Let’s say you have an unlimited budget, no timeline, and all the skills needed to build your ultimate dream car. What would you build? It’s a question every gear head ponders from time to time, and I’ve had a thought that just won’t leave my head. How hard could it be to combine the electric drivetrain and chassis of a Tesla Model S with one of the most beautiful cars ever, the 1963 Buick Riviera? Not that hard, as it turns out.
Of course beauty is in the eye of the beholder, and not everyone may agree that the 1963 to ‘65 Buick Riviera is one of the most stunningly gorgeous automotive creations to ever grace this planet. Don’t take my word for it though; noted Italian car designer Sergio Pininfarina called it “…one of the most beautiful American cars ever built…” Just bear with me while I try to convert a few non-believers.
Still with me? Good. Now, the Buick Riviera was never really a muscle car so much as it was a personal luxury coupe. At over 17-feet long, the two-door Riviera is actually more than a foot longer than the four-door Tesla Model S, though the Tesla is about 10% heavier. The Tesla is the more powerful of the two however, as the ’63 Riviera was limited to a 325 horsepower 425 cubic-inch V8 engine (later engines offered as much as 360 horsepower). The Model S, meanwhile, offers 416 horsepower in its highest trim, and can make the 0 to 60 MPH print in literally half the time of the Riviera, 3.9 seconds in the EV compared to over 8 seconds for the Buick.
Yet as good looking as the Model S is, the Riviera is widely regarded as a timeless classic. More importantly though, the Riviera has a 117-inch wheelbase that is within a half-inch of the wheelbase of the Tesla. The Riviera is also a body-on-frame design, which means that sexy body shell can be taken off of its chassis, and dropped onto another one.
See what I’m getting at yet?
As far as I know, Tesla has a rolling chassis display showcasing its drivetrain and battery pack at every Tesla store. If they can do that, could they maybe one day sell a complete rolling chassis, sans the body, interior, or all that other fancy stuff, and let us come up with a body of our own to install? You can make the interior of a classic Riviera look surprisingly modern with just a few key touches.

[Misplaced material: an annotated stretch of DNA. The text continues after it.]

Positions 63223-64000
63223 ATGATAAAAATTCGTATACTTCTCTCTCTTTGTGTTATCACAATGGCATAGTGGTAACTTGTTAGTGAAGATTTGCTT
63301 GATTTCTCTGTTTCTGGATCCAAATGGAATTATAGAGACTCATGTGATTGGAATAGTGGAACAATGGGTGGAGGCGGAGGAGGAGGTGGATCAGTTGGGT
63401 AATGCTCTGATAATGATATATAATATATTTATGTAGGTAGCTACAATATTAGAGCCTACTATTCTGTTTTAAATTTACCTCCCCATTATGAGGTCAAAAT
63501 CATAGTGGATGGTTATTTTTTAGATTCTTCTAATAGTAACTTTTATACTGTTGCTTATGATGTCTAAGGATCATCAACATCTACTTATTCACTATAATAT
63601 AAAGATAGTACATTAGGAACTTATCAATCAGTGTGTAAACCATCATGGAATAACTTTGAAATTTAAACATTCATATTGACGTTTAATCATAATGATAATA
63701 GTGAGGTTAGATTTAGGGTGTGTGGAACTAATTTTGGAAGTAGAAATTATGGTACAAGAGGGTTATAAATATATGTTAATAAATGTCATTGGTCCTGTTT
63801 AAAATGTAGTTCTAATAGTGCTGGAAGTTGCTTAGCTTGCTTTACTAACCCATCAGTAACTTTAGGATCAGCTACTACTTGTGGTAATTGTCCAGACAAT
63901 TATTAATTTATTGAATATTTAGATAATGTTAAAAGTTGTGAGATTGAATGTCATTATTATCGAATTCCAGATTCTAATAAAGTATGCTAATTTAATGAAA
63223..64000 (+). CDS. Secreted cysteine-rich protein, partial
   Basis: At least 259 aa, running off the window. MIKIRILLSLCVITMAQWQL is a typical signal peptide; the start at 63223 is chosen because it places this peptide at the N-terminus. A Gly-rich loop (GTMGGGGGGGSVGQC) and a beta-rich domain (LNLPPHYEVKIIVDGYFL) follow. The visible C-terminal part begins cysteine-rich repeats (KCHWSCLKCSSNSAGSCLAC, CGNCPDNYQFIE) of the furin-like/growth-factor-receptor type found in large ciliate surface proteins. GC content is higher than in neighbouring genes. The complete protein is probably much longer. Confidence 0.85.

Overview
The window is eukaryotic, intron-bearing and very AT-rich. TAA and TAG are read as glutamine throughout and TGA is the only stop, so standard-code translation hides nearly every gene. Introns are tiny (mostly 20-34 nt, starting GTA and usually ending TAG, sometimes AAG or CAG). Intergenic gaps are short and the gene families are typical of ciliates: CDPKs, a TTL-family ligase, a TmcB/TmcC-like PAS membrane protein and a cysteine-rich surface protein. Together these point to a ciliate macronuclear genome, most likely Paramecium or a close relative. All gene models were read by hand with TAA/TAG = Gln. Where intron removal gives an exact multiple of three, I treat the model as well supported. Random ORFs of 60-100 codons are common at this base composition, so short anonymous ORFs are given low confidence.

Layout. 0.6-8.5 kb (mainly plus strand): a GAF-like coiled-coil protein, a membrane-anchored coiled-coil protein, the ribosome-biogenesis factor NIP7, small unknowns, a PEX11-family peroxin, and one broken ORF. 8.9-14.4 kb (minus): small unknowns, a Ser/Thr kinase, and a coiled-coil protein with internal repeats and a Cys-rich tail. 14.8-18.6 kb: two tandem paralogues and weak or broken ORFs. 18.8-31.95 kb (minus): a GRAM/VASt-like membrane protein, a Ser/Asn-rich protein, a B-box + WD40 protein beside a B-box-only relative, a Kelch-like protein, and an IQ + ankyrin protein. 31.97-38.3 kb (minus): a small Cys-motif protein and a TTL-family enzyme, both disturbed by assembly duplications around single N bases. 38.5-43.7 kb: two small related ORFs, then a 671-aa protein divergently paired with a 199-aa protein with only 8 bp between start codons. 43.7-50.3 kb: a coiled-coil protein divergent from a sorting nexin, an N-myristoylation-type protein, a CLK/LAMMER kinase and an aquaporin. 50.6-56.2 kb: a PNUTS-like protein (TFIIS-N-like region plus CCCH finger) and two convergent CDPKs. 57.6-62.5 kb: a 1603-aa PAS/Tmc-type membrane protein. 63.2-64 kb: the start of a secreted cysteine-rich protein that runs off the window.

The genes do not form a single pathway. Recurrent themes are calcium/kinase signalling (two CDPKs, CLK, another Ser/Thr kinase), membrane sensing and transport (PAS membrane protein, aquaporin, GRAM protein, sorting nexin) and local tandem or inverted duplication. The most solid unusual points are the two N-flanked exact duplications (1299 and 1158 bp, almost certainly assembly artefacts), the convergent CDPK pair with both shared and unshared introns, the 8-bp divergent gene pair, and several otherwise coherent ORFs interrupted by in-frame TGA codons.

I don’t see why not. In fact, it sounds like a great business plan to me, as I can imagine plenty of people willing to pay good money for the Tesla’s advanced drivetrain and battery technology. You’d have to source your owner interior, sure, and there are also issues you’ll have to account for (like hooking up brakes, lights, and speedometers), but I don’t see why it can’t be done.
Here’s the thing about converting a classic American car into an EV. It can’t suck, and the truth is, the performance of many iconic “muscle cars” is rather disappointing, so setting the bar even lower with a wimpy electric drivetrain just isn’t going to fly. Tesla got it right by offering lots of power and range, and so far it’s the only drivetrain I’d consider worthy of a classic car conversion…like a ’63 Buick Riviera.
Basically, picture the above Buick, but yank out the gas-guzzling V8 in favor of the Tesla powertrain, and you have the basic idea of what I’m dreaming of.
The resulting vehicle would be roughly the same size, range, acceleration, and weight as Model S, but with the classic styling of a beautiful Buick with the cutting edge drivetrain of a Tesla. If you absolutely must, you could even add a roaring V8 soundtrack, though I’d much prefer to enjoy the natural soundtrack of the open road in a guilt-free (and much-faster) slice of automotive Americana.
That’s my idea, at least. What about you? If you could drop the body from any classic American car onto the drivetrain of a Tesla Model S, what would you do?